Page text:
1993, 04/01. Putting An End to All Relationships (Forbidding Marriage).

Thursday, April 1

I’m unable to sleep tonight. (It is still the night of March 31 / April 1.) I got up around 1:45 in the morning and read some chapters of the book, In Search of Christian Freedom, onto tape until about 3.

[The full text of this book is available online here. This book was helpful for me in understanding how things worked in COBU.]

There many striking similarities between our church and the Jehovah’s Witnesses. Laying here, besides having listened to a tape of Boston and The Who, which reminded me of my college years, I am also thinking about my life here; basically that I really am in a cult. I’m thinking about Stewart and my “almost disfellowshipping” about a year ago. Playing over in my mind possible future confrontations with Stewart or trying to tell others about my thoughts concerning him and what that would be like. In other words, what are my inmost thoughts about Stewart? Answer: he is the archetypical cult leader – arrogant, domineering. I went over this as if I were answering a questionnaire. But I’m supposed to ignore such thoughts; perhaps it is the “work of the devil.”

I was thinking today that I’m on a collision course with Brother Stewart, and about how actually that came true several times before. But now maybe it’s several layers deeper. Now, it isn’t just a collision course, but I must be, in effect, killed by Stewart and that this is the only possible outcome of me being myself. (The other course is to continue living as a doormat). It is like what Reinhold Niebuhr said about the Divine Law, that the only way for it to be expressed was for it (or him) to die. It is something like this for me. Obviously I’m not Christ or Christlike, but it is equally obvious to me that I must “die.” To come up against Stewart, by whatever force or reason, to be crushed to death by him. No person, no line of argumentation can, will, or is going to help me. And that, if I want to have any kind of life worth living, I must do this. (The alternative is being a doormat, as at present.) Not that this tragedy is the doorway or the process that triggers it, but it will just be an event along the way. It is an inevitable event, if I ever decide to begin speaking my mind or to be anything close to what I really am. (I think of how I never do artwork or exercise. Today I was thinking, if I leave the church, I would probably drop all of this reading. Probably, that is. No more reading about cults, group behavior and mind control, and just pick up where I left off before coming to the church and take up running, drawing and other activities.)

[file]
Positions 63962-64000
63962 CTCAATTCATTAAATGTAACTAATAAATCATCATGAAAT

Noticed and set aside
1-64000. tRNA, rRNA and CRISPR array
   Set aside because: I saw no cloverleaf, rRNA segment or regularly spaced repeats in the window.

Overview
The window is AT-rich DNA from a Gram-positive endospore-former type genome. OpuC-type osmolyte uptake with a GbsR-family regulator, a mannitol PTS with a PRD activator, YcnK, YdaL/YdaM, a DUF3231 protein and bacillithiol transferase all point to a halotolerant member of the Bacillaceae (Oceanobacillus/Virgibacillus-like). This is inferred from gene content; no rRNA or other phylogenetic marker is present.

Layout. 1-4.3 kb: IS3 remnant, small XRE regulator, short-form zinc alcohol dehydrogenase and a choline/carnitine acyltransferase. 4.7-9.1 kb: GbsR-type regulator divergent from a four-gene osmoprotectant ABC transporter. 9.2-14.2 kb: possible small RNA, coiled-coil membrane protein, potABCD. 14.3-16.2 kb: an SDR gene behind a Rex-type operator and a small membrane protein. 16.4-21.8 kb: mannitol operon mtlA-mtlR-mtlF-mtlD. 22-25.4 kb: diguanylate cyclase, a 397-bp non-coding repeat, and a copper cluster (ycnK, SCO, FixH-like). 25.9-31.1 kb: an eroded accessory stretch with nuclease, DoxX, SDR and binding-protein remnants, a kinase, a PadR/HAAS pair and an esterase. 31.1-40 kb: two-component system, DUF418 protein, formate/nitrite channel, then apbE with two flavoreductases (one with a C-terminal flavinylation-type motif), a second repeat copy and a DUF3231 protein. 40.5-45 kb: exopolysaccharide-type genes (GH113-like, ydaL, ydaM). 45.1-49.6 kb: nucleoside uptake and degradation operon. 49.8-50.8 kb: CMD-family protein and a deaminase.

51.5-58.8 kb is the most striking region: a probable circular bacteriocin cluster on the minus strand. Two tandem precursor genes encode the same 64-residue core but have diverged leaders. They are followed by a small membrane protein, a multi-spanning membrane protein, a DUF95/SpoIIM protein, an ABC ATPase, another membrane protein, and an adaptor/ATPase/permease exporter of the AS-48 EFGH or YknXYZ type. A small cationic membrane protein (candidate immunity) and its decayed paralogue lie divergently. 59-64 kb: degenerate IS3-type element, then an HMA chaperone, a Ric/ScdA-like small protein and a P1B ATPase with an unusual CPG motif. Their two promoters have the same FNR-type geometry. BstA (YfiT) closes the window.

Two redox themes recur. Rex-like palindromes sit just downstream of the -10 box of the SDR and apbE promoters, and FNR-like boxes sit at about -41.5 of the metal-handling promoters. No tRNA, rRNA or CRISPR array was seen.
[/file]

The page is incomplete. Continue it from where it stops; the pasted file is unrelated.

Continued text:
[I felt as if I had to face whatever might be waiting for me and that I had to stand up for myself or cross a line somewhere. The only alternative was to continue living as a doormat. I was being used for the aims and purposes of the church, while being required to kill off every part of me that did not fit that agenda. I had to accept everything, believe everything and do everything I was told, without hesitation, questioning or disagreement. I had to subject my entire life to it and give my entire life, for the rest of my life, over to it. My time, my energy, everything. And I had to accept the explanations given for this as the truth spoken by God, through Brother Stewart. And I had to sell it to others and find more people to be trained to live this way.]

During the day:

Now at Kronfeld with Peter. I’m in a “gone” mode. I’m thinking of how and whether to leave the church and about what to do if I get kicked out. What preliminary and necessary plans, to be written in the back of this book. I’m even considered writing my mother and telling her what it is like here, and either directly or indirectly soliciting a thousand dollars from her.

[I considered asking my mother for money to help me move out of COBU, but I never made this request.]

::

Now writing about why I never got married in the early 80s in the church, when there was a brief period when Stewart seemed to be tolerating relationships, though he quickly moved to put an end to these relationships: